Eugene von Gundlach’s travelogue Ypres, 1967, is the photographer’s account of a few weeks he spent camping near the Ypres trenches in, as the title suggests, 1967. It’s not your ordinary travelogue, I guess. Ypres is hardly a holiday destination, after all – though today, with the advent of the misery industry, the exploitation of historical massacres and crime scenes for touristic purposes, it might just become one. A barren, desolate no-man’s-land of man-made grey trenches, brown mud and thin spells of trees, at once abysmal and claustrophobic, it is a memorial to the devastation, the inhuman, all too human suffering of the first World War. The entire male populations of Scottish villages were slaughtered on these grounds; young Germans from Dresden; French violinists; Belgium bakers. Von Gundlach hadn’t planned to set up camp here, but his visa for the Congo was delayed. Skint, he couldn’t afford a hotel. In its stead, he walked from Brussels to Ypres, finding a camp site near the trenches he could stay for free.
If Ypres is not your average holiday destination, the photographs Von Gundlach shot there are certainly not your everyday travel pictures either. Though Von Gundlach would become obsessed with the trenches, he rarely photographed them. At least not recognizably. You might spot them in the corner of an image; or, conversely, the photograph is taken in a trench but amplified to such an extent that the location loses its meaning. The photos von Gundlach made at Ypres focus above all on the berry trees that grow in and around the trenches in patches: raspberries, blueberries, blackberries – mostly of blackberries. As anyone who’s ever been to the trenches knows, they are themselves devoid of any life. I once went there, in the late nineties, and found no plants at all, not even weeds. But back in the sixties, Von Gundlach found these berry trees.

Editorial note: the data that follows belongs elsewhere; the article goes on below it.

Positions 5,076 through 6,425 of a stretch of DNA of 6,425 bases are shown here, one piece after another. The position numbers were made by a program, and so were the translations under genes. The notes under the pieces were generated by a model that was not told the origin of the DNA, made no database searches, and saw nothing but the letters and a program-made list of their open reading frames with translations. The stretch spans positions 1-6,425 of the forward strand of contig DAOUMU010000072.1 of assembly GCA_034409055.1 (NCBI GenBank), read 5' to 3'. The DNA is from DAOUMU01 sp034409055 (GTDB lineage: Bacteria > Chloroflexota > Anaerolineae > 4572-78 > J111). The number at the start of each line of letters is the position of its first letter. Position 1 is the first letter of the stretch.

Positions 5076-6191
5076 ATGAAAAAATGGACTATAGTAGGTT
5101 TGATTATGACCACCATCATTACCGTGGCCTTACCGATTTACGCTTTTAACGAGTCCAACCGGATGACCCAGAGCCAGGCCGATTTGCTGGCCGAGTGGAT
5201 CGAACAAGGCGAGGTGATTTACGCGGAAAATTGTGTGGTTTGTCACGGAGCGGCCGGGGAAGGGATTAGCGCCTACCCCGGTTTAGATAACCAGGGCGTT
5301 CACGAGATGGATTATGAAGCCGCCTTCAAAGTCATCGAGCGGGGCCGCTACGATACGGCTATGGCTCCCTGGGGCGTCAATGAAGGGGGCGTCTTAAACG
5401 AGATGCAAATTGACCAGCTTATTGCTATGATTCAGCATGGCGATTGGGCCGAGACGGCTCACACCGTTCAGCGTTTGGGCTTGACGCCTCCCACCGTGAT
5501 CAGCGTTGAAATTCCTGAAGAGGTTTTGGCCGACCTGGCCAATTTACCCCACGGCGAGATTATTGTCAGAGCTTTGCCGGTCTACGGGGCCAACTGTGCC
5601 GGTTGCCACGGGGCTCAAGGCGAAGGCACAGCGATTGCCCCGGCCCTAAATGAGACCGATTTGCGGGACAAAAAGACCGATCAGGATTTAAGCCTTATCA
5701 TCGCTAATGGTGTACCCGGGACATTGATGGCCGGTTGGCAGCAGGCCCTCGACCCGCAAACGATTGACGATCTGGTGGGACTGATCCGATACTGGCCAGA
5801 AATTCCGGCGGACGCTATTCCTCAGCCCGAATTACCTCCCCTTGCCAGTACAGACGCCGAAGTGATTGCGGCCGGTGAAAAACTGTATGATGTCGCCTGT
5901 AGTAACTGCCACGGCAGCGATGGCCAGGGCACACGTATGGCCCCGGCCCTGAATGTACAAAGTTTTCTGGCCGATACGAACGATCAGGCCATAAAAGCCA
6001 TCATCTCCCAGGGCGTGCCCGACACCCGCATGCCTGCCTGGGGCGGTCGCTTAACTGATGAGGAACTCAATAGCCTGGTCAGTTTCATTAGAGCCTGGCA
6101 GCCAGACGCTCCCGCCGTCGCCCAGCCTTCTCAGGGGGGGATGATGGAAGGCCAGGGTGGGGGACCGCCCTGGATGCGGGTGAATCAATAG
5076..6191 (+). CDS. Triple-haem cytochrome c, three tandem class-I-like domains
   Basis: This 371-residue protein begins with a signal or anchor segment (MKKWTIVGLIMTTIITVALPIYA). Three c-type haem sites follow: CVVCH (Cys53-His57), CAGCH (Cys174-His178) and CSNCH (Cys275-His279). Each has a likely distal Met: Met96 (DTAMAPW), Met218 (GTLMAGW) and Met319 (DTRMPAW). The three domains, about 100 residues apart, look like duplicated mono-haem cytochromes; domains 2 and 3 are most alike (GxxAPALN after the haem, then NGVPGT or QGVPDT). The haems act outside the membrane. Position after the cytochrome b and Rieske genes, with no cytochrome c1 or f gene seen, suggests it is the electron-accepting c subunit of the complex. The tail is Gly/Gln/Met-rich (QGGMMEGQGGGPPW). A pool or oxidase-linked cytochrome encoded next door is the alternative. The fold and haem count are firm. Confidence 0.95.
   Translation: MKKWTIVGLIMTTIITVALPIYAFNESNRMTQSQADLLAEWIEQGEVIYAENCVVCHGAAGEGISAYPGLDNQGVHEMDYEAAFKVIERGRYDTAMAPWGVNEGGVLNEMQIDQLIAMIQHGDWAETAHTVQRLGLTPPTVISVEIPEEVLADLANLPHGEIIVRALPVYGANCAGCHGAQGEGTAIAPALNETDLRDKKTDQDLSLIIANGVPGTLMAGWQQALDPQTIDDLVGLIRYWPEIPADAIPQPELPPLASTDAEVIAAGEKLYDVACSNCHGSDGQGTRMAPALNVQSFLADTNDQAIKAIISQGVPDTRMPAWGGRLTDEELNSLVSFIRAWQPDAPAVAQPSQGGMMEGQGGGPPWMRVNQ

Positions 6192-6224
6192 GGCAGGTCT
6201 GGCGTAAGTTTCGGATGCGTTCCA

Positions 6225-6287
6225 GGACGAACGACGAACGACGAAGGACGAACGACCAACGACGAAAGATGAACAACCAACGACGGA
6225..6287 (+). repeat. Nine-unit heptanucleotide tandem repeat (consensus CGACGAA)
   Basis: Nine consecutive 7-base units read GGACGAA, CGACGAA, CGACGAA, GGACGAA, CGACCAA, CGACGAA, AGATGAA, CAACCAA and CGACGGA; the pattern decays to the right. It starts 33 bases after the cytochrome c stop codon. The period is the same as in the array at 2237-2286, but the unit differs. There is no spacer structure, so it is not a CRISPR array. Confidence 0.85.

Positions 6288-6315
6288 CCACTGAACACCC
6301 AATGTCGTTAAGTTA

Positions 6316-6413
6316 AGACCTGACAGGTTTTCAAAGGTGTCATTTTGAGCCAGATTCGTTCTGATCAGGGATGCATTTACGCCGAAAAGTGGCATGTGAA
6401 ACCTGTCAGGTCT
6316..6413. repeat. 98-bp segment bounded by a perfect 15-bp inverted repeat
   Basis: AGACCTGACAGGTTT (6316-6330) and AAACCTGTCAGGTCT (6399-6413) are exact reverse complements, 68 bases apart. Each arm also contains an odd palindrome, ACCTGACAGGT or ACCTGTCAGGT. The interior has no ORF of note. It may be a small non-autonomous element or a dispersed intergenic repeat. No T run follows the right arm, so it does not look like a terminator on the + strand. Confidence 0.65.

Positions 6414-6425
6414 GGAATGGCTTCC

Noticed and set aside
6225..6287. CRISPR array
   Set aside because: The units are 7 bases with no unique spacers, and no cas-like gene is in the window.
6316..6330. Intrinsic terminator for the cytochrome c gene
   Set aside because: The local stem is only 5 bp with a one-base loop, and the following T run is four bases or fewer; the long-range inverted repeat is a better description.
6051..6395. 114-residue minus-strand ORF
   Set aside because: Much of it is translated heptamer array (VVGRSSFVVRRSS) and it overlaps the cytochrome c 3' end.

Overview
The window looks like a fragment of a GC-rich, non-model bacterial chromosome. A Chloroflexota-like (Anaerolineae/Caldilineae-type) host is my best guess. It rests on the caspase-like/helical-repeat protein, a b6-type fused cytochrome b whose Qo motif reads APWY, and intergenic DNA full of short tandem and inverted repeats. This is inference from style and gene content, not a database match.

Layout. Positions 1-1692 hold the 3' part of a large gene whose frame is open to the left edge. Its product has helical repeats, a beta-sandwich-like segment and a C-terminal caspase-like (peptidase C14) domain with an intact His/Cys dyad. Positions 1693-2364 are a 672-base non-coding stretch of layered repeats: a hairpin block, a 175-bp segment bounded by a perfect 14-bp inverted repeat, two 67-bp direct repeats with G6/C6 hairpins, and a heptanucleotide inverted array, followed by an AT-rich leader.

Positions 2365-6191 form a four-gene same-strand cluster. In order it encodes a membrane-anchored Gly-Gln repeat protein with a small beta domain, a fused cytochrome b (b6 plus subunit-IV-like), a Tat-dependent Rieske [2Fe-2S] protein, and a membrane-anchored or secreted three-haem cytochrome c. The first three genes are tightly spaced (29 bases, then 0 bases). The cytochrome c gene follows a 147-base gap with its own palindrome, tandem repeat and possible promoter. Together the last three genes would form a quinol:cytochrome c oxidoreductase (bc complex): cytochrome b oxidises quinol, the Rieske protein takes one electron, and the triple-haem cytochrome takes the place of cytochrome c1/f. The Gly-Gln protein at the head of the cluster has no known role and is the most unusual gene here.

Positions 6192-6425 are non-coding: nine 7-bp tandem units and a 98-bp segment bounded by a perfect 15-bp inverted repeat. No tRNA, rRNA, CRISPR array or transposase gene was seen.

I am no art historian, but I guess von Gundlach’s travel photos are most accurately described as mosaics. They are soft, slightly out-of-focus and without proper perspective; arrangements, assemblages, of dark reds and blues, dark greens, browns and greys. Though none of the colours is intense, exactly, they all possess a tremendous range of tone, texture and depth. I read somewhere that these pictures symbolize a transcendence, a spirituality that exceeds the limits of the earthly. But to me, it is exactly the earthly that comes into view here. It is as if the height of our experience is condensed, as if the air grave with the past – with the trauma and the suffering – is either pressing or pulled into the grey linings of the trenches and the sly green grasses and red and blue berry bushes and brown mud. Height is not flattened, exactly; but pulled, drawn, woven, sown, into another, into a fabric of the earth, of earth-ness, of earthing, like water that sinks, slowly, into dry soil, like Pyramus’ blood darkening the mulberries. The aim here, it seems to me, is not to reduce our experience of materiality to transcendence, but, on the contrary, to expand one understanding of materiality to another, or multiple others. In Von Gundlach’s pictures of Ypres, the materiality of the earth is extracted from one perspective and injected into another, metabolizes, to use the term McKenzie Wark has recently reintroduced into critical theory, from a human, eye-level point of view, to a post-human, or rather co-human, position, one that sinks with the air and rises with the soil. Here human tragedy – the emotional trauma, the bodily suffering, the devastation of the ecosystem – is at once omnipresent, in the density of texture, the greys and reds and browns, and absent in that the point of view is that of another – the air and the soil; it is the cause of this nature and yet has no effect over it, that, like Pyramus’ blood and the mulberries, has metabolized into a nature that runs its own course entirely, that has a past, present and future wholly of its own making.